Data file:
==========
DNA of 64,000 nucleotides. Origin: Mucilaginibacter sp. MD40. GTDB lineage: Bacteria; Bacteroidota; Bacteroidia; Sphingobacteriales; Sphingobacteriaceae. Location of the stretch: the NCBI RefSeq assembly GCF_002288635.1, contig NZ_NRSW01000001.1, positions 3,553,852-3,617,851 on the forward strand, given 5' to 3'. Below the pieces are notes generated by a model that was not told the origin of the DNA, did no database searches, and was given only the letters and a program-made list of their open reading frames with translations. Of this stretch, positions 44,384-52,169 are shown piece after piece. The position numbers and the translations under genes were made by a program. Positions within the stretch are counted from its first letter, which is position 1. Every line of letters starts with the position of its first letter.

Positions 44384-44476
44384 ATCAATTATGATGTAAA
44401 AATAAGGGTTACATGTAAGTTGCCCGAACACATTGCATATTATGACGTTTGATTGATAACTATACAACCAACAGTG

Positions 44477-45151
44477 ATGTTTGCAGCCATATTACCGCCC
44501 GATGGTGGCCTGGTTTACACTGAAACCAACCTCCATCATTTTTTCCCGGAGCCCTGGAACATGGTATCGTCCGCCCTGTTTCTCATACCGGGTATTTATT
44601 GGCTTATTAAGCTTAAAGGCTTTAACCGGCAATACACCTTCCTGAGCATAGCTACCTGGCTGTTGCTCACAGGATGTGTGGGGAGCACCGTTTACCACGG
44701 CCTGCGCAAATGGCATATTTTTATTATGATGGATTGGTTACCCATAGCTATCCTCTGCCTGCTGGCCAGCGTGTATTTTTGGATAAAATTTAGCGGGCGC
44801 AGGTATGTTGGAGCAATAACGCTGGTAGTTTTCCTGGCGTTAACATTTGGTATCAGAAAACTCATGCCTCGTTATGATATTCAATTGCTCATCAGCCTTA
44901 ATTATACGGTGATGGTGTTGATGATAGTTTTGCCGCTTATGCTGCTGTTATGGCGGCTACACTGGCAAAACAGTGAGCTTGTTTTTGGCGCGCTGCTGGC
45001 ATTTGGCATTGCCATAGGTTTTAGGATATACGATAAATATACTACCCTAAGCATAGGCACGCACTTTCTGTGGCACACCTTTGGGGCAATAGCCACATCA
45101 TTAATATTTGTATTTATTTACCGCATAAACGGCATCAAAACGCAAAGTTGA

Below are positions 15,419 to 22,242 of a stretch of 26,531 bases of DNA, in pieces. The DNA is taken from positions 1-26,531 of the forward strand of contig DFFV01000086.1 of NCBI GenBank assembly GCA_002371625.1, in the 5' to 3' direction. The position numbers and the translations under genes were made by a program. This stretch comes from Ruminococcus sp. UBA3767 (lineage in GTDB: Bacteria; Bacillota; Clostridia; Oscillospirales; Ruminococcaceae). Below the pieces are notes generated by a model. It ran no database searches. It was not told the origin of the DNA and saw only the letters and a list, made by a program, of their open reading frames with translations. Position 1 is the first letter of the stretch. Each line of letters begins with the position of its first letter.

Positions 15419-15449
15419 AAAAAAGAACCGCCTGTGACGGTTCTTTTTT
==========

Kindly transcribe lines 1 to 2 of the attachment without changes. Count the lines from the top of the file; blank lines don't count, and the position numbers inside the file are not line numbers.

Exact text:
DNA of 64,000 nucleotides. Origin: Mucilaginibacter sp. MD40. GTDB lineage: Bacteria; Bacteroidota; Bacteroidia; Sphingobacteriales; Sphingobacteriaceae. Location of the stretch: the NCBI RefSeq assembly GCF_002288635.1, contig NZ_NRSW01000001.1, positions 3,553,852-3,617,851 on the forward strand, given 5' to 3'. Below the pieces are notes generated by a model that was not told the origin of the DNA, did no database searches, and was given only the letters and a program-made list of their open reading frames with translations. Of this stretch, positions 44,384-52,169 are shown piece after piece. The position numbers and the translations under genes were made by a program. Positions within the stretch are counted from its first letter, which is position 1. Every line of letters starts with the position of its first letter.

Positions 44384-44476